Construction of the stadium started more than two years ago but has been hit by issues for months.
The stadium was for Guangzhou FC, a top tier team that Evergrande bought a controlling stake of in 2010.
The money from the deal will be used to settle debts related to the project, the company added.
The announcement comes as Evergrande tries to raise cash to make debt payments.
Once China's top-selling property developer, the firm has been struggling since last year under the weight of more than $300bn of debts, of which around $20bn is held by investors from outside the country.
Under this deal, the land, buildings and other items associated with the stadium will be transferred to the Guangzhou Municipal Planning and Natural Resources Bureau, the company said in a statement to the Hong Kong Stock Exchange.
In September 2021, it said building work on the Guangzhou Evergrande Football Stadium would continue despite its debt crisis. But a government body took control of the stadium last year and planned to sell it, Reuters news agency reported in November.
At the time, Reuters reported that Evergrande was also considering selling Guangzhou FC. But Evergrande's latest statement did not mention the club.
In April 2020, the company paid $1bn to use the land and construction on the project got under way the same year.
The $1.8bn (£1.5bn) stadium, which was expected to have at least 80,000 seats, was scheduled to be completed by the end of this year.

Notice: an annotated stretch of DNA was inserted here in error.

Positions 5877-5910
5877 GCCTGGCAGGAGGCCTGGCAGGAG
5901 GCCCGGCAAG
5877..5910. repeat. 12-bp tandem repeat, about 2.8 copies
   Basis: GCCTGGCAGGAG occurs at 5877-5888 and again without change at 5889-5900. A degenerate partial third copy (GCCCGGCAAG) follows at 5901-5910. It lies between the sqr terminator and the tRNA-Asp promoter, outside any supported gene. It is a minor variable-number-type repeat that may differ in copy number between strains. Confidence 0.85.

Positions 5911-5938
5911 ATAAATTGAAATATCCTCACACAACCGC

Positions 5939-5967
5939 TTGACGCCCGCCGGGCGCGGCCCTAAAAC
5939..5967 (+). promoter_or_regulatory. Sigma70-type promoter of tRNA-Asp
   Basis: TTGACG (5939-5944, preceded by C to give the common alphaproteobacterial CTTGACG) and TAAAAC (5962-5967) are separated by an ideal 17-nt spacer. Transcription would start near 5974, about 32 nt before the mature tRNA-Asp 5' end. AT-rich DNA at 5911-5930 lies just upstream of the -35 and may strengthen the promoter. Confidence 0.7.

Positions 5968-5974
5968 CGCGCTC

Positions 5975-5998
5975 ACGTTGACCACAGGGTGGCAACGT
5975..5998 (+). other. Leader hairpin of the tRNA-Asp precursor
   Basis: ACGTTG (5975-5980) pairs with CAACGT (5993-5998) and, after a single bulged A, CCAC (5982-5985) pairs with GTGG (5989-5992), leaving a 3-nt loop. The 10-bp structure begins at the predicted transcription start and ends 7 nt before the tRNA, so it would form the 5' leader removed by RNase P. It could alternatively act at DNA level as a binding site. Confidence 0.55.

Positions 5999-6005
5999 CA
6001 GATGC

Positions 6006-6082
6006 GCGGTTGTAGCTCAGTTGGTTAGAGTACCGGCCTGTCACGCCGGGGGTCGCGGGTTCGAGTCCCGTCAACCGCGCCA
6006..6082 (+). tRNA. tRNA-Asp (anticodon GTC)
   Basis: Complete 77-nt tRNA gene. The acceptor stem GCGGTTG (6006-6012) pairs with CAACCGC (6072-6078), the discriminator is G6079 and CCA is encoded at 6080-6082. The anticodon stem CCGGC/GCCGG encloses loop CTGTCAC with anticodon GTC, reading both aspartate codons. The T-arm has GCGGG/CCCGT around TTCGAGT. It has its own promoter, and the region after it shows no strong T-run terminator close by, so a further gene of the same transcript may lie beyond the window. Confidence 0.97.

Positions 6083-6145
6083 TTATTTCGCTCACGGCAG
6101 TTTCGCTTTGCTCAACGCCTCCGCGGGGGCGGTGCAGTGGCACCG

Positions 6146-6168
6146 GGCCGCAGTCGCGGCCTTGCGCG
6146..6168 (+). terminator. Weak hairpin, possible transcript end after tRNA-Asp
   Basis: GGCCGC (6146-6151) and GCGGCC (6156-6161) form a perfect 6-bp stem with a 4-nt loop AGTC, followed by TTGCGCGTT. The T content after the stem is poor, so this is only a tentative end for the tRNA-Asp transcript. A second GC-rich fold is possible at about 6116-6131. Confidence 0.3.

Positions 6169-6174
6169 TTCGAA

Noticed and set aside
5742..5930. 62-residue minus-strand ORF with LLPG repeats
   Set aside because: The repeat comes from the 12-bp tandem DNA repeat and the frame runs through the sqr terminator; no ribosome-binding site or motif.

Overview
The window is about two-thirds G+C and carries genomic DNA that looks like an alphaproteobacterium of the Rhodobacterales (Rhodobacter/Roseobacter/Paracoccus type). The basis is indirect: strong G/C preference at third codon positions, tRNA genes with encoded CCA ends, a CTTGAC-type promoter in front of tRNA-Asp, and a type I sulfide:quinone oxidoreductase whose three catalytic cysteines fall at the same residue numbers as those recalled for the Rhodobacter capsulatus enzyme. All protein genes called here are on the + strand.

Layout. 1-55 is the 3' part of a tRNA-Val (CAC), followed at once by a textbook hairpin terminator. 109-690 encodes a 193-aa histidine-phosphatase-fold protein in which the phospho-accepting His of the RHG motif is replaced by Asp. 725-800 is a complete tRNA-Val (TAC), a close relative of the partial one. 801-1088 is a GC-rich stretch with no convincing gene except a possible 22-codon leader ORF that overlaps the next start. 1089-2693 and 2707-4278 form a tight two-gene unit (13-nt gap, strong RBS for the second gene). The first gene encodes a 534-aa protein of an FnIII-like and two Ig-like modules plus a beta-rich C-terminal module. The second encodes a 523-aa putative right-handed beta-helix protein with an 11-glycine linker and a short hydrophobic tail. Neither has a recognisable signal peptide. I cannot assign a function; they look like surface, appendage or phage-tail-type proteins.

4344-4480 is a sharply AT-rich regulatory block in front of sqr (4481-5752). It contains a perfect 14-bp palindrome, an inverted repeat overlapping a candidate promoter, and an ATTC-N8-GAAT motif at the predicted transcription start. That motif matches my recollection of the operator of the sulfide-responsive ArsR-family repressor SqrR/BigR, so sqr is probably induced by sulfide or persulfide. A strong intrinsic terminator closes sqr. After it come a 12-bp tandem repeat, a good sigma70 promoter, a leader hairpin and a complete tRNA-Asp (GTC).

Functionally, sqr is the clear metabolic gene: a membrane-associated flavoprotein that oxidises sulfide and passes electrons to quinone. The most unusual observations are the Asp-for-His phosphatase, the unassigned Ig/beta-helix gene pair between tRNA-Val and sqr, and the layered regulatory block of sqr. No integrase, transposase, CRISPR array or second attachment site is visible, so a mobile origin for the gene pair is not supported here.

In 2010, Evergrande took control of Guangzhou FC and changed its name to Guangzhou Evergrande Taobao FC.
With an infusion of new money, the squad was strengthened and it immediately won promotion to the top tier of Chinese football. From 2011 it won the Chinese Super League title eight times, including seven seasons in a row.
However, this season the club is currently close to the bottom of the league.
At the start of last year, the club said it would revert to its original name - Guangzhou FC.
Guangzhou is the capital and biggest city of Guangdong province in southern China.
On Sunday, Evergrande said that one of its subsidiaries had been ordered to pay out $1.1bn for failing to honour its debt obligations.
Evergrande Group (Nanchang) Co. Ltd must make the payment to a guarantor of its liabilities, the firm said.
It came just two days after it made a long-awaited announcement about how it aims to restructure its foreign debts.
The company said it will offer its offshore creditors asset packages that may include shares in it overseas units - including an electric vehicles business and property services provider - as a sweetener.
However, the proposal was seen by some commentators as not providing enough details on how the firm aimed to restructure its huge liabilities.
Last month, the firm said two of its top executives had resigned, after an internal probe found that they misused around $2bn in loans.
Evergrande said it found that chief executive Xia Haijun and chief financial officer Pan Darong were involved in diverting the loans secured by its property services unit to the wider group.
What China's Evergrande crisis means for the world